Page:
Australian Health Today - - Contents -

Most foods de­grade and de­cay over time due to re­ac­tions with oxy­gen, de­com­po­si­tion of the food’s struc­ture or flavour com­pounds, or micro­organ­isms (or “mi­crobes”) caus­ing the food to spoil. The re­sult can be food that is ran­cid, smelly, slimy, has lost its colour or flavour, or is grow­ing things like mould.

We ap­ply our un­der­stand­ing of spoilage mech­a­nisms to ex­tend the shelf life of foods by slow­ing the rate of spoilage. We ex­clude oxy­gen by pack­ag­ing, slow re­ac­tion rates by re­frig­er­at­ing, gen­tly heat foods (blanch­ing, pas­teuri­sa­tion) to stop en­zymes and to kill mi­crobes. Nonethe­less, as con­sumers we want “fresher”, more nat­u­ral foods but many fresh and lightly pre­served foods will de­grade quickly.

Food qual­ity can de­te­ri­o­rate be­fore we per­ceive ob­vi­ous signs of spoilage. If al­lowed to grow to high lev­els, some mi­crobes that may con­tam­i­nate foods (col­lec­tively called “pathogens”) can cause food­borne ill­ness, or “food poi­son­ing”. Of­ten th­ese mi­crobes don’t vis­i­bly spoil the food so we can’t tell if a food has be­come un­safe.

To pro­tect con­sumers against poor qual­ity or po­ten­tially haz­ardous foods, gov­ern­ments have in­tro­duced “date codes” to help con­sumers eval­u­ate the “fresh­ness” of foods. Food pro­duc­ers also em­brace date codes to help them pro­vide safe, high qual­ity prod­ucts to con­sumers.

Do we re­ally have to pay at­ten­tion to ‘use-by’ and ‘best-be­fore’ dates?

In Aus­tralia and New Zealand, we spec­ify “use-by” and “best-be­fore” dates for per­ish­able and semiper­ish­able foods that are ready-to-eat with­out cook­ing. Food ex­pected to re­main whole­some for more than two years, in un­opened pack­ages, don’t re­quire th­ese la­bels and there are other types of date codes for bread.

Sim­i­lar reg­u­la­tions op­er­ate in Euro­pean Union coun­tries, but the United States and other na­tions have a plethora of food date codes that don’t read­ily cor­re­spond with our “use-by” and “best-be­fore” dates. In gen­eral, there is lit­tle har­mon­i­sa­tion in­ter­na­tion­ally for food date codes which has been iden­ti­fied as a bar­rier to trade. Per­haps un­sur­pris­ingly, sur­veys in the United King­dom and US showed that many con­sumers don’t un­der­stand the mean­ing of var­i­ous date codes on foods.


A “use-by” date is re­quired for foods that might, over time, sup­port the growth of cer­tain pathogens un­der the spec­i­fied stor­age con­di­tions. A “use-by” date, then, re­lates to food safety and in­di­cates the time when the food may be­come less safe to eat.

Foods can­not legally be sold, and should not be con­sumed, be­yond their “use-by” dates and should be dis­carded. “Use-by” dates are also re­quired on spe­cially for­mu­lated foods for med­i­cal pur­poses given, for ex­am­ple, to peo­ple with in­her­ited meta­bolic dis­or­ders whose di­etary needs can­not be met by a nor­mal diet.

For th­ese foods, the “use-by” date in­di­cates when essen­tial nu­tri­ents in the food will have de­graded to lev­els so low that the food no longer pro­vides the in­tended ther­a­peu­tic ben­e­fit.

Best Be­fore

A “best-be­fore” date pro­vides ad­vice about the ex­pected qual­ity of the prod­uct and is the time be­yond which, in the food man­u­fac­turer’s opin­ion, the prod­uct will no longer be in op­ti­mal con­di­tion. It will, how­ever, prob­a­bly still be ed­i­ble and nu­tri­tious for some time af­ter that date.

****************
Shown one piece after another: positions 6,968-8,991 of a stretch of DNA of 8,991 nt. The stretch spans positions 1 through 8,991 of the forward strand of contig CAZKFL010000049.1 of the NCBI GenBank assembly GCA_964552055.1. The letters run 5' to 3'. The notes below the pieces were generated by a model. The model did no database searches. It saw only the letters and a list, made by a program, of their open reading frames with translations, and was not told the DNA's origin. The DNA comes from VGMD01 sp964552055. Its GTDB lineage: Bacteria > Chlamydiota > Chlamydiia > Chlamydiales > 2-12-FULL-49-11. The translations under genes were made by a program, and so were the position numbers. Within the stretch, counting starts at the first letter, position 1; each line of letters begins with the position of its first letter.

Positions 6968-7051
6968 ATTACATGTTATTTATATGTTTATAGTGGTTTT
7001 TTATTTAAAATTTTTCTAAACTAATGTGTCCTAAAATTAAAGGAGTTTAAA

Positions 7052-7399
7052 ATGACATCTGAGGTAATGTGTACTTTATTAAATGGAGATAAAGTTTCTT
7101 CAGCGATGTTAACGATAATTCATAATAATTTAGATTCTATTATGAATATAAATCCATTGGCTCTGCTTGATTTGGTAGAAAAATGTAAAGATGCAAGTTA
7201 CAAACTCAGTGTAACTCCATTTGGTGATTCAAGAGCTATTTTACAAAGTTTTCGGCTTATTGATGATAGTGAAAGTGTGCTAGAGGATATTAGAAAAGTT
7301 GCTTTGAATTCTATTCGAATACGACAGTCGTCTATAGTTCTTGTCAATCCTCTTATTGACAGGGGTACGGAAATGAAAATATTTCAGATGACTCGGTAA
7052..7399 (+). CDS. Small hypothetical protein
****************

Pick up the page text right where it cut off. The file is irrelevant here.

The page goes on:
Food pro­duc­ers usu­ally ap­ply con­ser­va­tive “best­be­fore” dates to en­sure that con­sumers have enough time af­ter pur­chase to use the food in good con­di­tion. Con­sumers can ex­er­cise judge­ment about foods be­yond their “best-be­fore” date: if it looks OK, and smells OK, it’s prob­a­bly OK to eat, though not at its best.

This ap­proach must not be used for foods be­yond their “use-by” date, since pathogens can be present with­out af­fect­ing the sen­sory qual­i­ties of the food.

Waste not, want not

Ac­cu­rately spec­i­fy­ing “useby” and “best-be­fore” dates is chal­leng­ing, re­quir­ing ex­ten­sive sci­en­tific tri­als and/or knowl­edge be­cause of the range of foods, spoilage pro­cesses and food preser­va­tion tech­nolo­gies. Ex­pert guid­ance is avail­able to food pro­duc­ers from a num­ber of sources. Some­times, how­ever, there’s un­cer­tainty about whether a “use-by” or “shelf life” date should be ap­plied if its not known whether pathogens are re­al­is­ti­cally likely to be present, and able to grow, in the par­tic­u­lar type of food or not.

Our ca­pac­ity to pro­duce enough food for Earth’s pop­u­la­tion is be­com­ing a real con­cern, yet 20-30% of the world’s food is wasted. A con­se­quence of con­fu­sion about the cor­rect spec­i­fi­ca­tion of “best­be­fore” and “use-by” dates is that some foods are un­nec­es­sar­ily dis­carded even though they are safe to eat and nu­tri­tious.

De­vel­op­ing ap­pro­pri­ate “use-by” and “best­be­fore” dates could help re­duce this wastage. Help­ing con­sumers to min­imise their wastage of food through un­der­stand­ing of “best-be­fore” dates of­fers an­other small, but po­ten­tially use­ful, con­tri­bu­tion to global food se­cu­rity.

As an ad­di­tional tip to re­duce wastage, if foods are un­likely to be con­sumed be­fore the “use-by” or “best-be­fore” date, they can be frozen (which es­sen­tially stops spoilage pro­cesses) and thawed for con­sump­tion later, pro­vided they’re eaten soon af­ter thaw­ing.

de­vel­op­ing ap­pro­pri­ate “use-by” & “best-be­fore” dates could help re­duce

this wastage.

Writ­ten by Dr. Tom Ross, As­so­ciate Pro­fes­sor in Food Mi­cro­bi­ol­ogy, uni­ver­sity of Tas­ma­nia and co-au­thored by

Dr. Wayne An­der­son, Di­rec­tor Food sci­ence and stan­dards Divi­sion, Food Safety Au­thor­ity of Ire­land. Ar­ti­cle first ap­peared on­line at www.the­con­ver­sa­

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